Selling a tradition: I.F. couple loves fireworks business

Logan Godfrey restocks the shelves Wednesday at the Red Dragon Fireworks stand off 17th Street in Idaho Falls. Godfrey’s wife, Erin, grew up selling fireworks at her family’s booth in Twin Falls. The couple has operated a booth in Idaho Falls for the past four years. Pat Sutphin /

When Logan Godfrey married his wife, Erin, four years ago, he also became a partner in the family’s summertime business — selling fireworks.

“My wife has been doing this since she was 7 years old,” Godfrey said. “Her family sold fireworks when she was growing up and it’s something that she is really passionate about. When we got engaged, I started doing it with her and just realized I really liked doing it.”

While Erin’s family still sells fireworks in Twin Falls, the couple operates a booth in Idaho Falls, where they make their home. Their stand, located in the Albertsons’ parking lot at 590 E. 17th St., is one of 18 operating in Idaho Falls. The businesses are allowed to sell fireworks beginning 10 days prior to the Fourth of July.

City Fire Marshal Ken Anderson said most of the booths operating in the city are owned by fireworks distributors. Others are operated by families or groups such as the Fraternal Order of Police or the Boy Scouts of America.

“People start getting ready to sell fireworks in about May,” Anderson said. “They have to attend a safety class, register and pay a fee with the city. And all of the booths have to pass an inspection from the fire marshal. We make sure they’re in a safe location.”

The fireworks stand operated by the Godfreys is owned by Red Dragon Outlet Fireworks, a distributor based in Twin Falls. The company supplies the product and pays a fee to Albertsons for use of the parking lot space.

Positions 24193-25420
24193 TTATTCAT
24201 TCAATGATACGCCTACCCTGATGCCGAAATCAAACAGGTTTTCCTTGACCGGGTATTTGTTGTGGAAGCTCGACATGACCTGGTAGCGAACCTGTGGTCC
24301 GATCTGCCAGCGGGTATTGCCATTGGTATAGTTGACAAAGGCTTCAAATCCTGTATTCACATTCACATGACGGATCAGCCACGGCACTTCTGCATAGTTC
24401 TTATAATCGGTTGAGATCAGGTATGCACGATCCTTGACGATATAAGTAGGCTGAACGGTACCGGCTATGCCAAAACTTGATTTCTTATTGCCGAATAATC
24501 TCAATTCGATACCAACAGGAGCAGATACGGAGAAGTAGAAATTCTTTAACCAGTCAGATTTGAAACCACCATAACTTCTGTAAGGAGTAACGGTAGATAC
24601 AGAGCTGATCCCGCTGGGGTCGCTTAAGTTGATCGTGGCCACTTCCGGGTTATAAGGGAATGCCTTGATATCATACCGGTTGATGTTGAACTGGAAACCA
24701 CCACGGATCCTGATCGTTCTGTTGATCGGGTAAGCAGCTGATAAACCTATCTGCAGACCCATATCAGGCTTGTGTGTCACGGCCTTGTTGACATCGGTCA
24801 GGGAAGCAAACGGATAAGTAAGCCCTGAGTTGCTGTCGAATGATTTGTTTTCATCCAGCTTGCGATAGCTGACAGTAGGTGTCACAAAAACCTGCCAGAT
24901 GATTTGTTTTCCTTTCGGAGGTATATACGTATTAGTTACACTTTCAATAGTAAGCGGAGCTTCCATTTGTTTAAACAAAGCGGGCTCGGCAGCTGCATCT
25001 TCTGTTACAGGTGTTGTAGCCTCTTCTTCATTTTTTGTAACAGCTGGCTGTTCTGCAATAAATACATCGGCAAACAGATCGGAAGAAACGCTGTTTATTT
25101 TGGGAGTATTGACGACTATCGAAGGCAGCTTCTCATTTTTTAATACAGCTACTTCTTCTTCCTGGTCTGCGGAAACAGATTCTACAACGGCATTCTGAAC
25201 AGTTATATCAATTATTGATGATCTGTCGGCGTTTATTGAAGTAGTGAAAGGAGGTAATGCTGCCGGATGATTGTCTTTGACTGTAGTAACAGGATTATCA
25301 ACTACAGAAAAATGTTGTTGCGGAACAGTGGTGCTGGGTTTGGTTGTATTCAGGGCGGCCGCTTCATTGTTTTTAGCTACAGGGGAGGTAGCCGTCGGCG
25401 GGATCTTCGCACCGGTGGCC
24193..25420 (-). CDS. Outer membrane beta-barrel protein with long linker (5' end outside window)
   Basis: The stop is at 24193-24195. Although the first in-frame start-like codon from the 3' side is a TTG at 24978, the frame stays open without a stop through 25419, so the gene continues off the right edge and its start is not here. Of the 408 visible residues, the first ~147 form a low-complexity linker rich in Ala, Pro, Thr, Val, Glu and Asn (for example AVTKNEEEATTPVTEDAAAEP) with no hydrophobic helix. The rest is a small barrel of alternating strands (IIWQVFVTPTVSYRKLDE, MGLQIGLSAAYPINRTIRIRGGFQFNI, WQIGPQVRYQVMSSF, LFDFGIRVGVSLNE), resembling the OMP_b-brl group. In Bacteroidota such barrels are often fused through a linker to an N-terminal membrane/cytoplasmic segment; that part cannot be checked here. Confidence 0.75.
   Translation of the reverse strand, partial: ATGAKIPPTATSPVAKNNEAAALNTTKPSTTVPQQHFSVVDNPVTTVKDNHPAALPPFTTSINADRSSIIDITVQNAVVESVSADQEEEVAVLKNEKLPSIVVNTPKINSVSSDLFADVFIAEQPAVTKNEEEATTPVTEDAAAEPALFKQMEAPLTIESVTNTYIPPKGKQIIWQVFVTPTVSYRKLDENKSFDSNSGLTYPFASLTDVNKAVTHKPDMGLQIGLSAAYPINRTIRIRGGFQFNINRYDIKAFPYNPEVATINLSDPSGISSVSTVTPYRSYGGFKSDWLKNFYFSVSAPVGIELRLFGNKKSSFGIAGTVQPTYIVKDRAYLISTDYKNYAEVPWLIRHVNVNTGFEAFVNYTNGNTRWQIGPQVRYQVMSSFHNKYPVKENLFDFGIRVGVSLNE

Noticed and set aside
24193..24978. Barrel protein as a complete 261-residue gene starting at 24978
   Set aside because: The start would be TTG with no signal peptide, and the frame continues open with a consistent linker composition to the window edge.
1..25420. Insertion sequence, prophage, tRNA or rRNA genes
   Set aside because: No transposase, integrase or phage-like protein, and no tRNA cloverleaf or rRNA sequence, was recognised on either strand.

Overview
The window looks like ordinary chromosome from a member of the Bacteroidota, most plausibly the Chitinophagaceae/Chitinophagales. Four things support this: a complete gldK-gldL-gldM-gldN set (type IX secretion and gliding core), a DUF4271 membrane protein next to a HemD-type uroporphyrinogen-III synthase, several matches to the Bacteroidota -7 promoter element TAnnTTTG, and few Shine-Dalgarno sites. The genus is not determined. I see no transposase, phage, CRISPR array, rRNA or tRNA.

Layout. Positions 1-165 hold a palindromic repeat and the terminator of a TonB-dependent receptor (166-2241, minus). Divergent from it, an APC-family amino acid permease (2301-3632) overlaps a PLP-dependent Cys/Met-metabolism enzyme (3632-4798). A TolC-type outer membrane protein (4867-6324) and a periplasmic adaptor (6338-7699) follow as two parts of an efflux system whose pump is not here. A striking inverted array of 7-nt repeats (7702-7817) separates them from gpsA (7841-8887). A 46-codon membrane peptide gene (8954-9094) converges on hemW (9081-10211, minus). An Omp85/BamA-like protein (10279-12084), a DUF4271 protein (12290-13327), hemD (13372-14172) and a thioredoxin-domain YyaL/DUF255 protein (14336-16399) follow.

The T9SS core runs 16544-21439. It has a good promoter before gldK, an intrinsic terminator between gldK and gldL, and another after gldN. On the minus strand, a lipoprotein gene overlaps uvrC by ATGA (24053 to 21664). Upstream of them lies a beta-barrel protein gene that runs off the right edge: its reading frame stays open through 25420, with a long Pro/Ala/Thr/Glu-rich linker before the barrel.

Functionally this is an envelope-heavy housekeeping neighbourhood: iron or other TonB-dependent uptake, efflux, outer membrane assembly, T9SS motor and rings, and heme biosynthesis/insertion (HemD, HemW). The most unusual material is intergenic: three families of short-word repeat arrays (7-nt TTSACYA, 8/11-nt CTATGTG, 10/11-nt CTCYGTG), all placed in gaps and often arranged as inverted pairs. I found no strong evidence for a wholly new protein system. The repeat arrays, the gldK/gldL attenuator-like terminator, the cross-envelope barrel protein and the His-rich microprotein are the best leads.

Booth employees receive a commission, Logan Godfrey said, based on total sales and how long the sellers have worked for the company.

It was his wife’s experience in Twin Falls that led to their working at a stand in Idaho Falls four years ago.

“We were actually approached by someone from a distributor, who knew my wife,” Godfrey said. “They had someone, who was supposed to be selling, drop out and they asked if we would be interested in doing it. We’ve done it every year since then.”

Logan estimated he spends 15 to 16 hours a day working at the booth.

The city does not regulate the hours of the fireworks booths. The only requirement is that when the booth is left unattended, it must be securely locked up, Anderson said.

When he’s not selling fireworks, Godfrey attends Brigham Young University-Idaho, where he’s a math education major. He also works as a lab administrator on campus.

But during the next few days, Godfrey will devote his time to fireworks.

“We sell all the classic fireworks,” he said. “We have sparklers, smoke balls, pretty much all the classic fireworks you’d think of.”

Neal Jennings was among the customers who stopped by the Red Dragon stand Tuesday.

“I was on my way to Albertsons and thought I’d stop by here and get some fireworks for my kids,” Jennings said. “They’ve got a pretty wide selection. I think my kids will be pretty happy when I bring home a bag of things for them to light off.”

The Godfreys understand such passion.

“I’m really glad that Logan ended up loving this as much as I do,” Erin Godfrey said. “It’s a fun thing we get to share between the two of us. It’s something we bond over and it’s guaranteed time we get to spend together.”